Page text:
Government announces 40-hours of work a week for inmates in plan to cut boredom and reoffending.
Up to 1400 inmates will be working 40 hours a week - without pay - by the end of this year as part of a plan to create more "working prisons" in New Zealand.
Prime Minister John Key announced in his first speech to Parliament for the year that the number of prisons with fulltime work programmes would be expanded as part of a drive to cut reoffending.
Inmates at Rolleston Prison had already begun 40-hour weeks in response to a demand for labour for the rebuild of Christchurch.
Corrections Minister Anne Tolley confirmed this initiative would be extended to all prisoners at Rolleston, and also to North Island prisons Tongariro-Rangipo and Auckland Women's Corrections Facility.
"It gives [inmates] a structured day, helps with behaviour and [means] you're not institutionalising them too much before they go back out into the community," said Mrs Tolley.
She said the plan would require significant infrastructure upgrades but all prisoners at the three jails were expected to be working fulltime by the end of this year.
The minister said one of inmates' biggest problems was boredom and many would relish the chance to work - a point that was backed by prison reformers.
Rethinking Crime and Punishment founder Kim Workman said the belief that prisoners were lazy by nature was a myth.
"Most prisoners would enjoy the opportunity to work a 40-hour week - their main complaint about prison is the level of enforced idleness."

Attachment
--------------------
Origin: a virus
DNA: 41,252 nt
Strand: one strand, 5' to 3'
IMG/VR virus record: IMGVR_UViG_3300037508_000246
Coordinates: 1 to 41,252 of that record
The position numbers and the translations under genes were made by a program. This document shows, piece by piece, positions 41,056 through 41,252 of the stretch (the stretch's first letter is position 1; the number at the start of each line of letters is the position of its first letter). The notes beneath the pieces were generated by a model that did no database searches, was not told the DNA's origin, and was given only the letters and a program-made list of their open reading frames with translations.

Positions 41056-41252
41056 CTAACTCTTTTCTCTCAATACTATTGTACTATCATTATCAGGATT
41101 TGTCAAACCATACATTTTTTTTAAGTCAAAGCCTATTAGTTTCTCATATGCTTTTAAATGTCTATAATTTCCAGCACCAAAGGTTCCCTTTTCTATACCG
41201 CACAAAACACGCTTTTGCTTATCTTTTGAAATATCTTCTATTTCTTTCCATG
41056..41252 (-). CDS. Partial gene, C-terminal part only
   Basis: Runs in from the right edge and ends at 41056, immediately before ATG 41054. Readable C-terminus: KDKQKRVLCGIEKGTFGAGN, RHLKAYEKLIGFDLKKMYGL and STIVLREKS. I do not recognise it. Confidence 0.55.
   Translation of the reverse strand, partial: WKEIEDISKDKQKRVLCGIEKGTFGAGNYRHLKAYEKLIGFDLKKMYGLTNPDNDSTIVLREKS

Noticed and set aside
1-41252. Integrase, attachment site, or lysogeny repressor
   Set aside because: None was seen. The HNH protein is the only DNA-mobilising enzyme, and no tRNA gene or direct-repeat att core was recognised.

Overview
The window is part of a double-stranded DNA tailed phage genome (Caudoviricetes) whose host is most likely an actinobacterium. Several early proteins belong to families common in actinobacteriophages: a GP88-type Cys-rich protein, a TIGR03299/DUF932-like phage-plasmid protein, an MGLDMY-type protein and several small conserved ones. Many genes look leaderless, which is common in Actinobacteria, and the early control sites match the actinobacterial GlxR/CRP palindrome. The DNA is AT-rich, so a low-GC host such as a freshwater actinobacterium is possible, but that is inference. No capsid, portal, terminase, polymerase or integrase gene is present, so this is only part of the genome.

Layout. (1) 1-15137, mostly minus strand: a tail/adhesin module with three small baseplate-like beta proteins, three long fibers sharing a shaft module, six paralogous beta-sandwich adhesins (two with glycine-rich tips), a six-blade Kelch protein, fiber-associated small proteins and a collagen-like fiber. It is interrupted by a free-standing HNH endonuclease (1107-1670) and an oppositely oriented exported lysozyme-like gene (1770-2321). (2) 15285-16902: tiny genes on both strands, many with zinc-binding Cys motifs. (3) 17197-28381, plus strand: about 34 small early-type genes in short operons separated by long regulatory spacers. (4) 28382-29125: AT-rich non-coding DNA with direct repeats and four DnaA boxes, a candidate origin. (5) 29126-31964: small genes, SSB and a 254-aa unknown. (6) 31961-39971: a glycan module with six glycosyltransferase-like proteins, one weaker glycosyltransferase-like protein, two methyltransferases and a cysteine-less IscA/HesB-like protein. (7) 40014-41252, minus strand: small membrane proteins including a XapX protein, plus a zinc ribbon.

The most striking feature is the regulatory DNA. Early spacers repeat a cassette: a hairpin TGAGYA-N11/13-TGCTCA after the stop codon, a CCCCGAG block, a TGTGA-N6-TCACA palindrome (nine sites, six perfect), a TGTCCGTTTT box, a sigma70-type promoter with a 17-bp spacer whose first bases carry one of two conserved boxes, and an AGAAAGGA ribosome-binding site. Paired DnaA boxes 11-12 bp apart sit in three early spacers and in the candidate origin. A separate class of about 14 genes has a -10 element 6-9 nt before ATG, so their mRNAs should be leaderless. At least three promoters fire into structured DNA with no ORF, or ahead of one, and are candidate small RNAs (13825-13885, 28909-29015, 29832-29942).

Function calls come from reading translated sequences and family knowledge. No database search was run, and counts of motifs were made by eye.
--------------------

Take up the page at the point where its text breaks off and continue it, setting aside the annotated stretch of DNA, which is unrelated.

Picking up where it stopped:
Green Party corrections spokesman David Clendon said he supported the initiative in principle, but said Corrections would have to take care not to undermine the private sector. He said the work should be meaningful, skills-based work, and suggested inmates be paid for their labour.
"Often prisoners are released with little or no money which is not helpful in terms of finding accommodation. If a person hasn't got a home or a job, then the $350 they leave prison with is simply not enough."
Asked whether working prisons were a form of cheap labour, Mr Key said: "Not really. There already are work programmes which are ... sometimes controversial because they take work ... off the private sector. But the aim here is to build up that skill base.
Inmates who had severe addiction problems would not be required to work 40-hours a week, but would instead take part in fulltime rehabilitation or education.
Men only, minimum to low-medium security, 320 beds
Men only, minimum to low-medium security, 600 beds
Auckland Region Women's Corrections Facility
Minimum to maximum security women, 456 beds.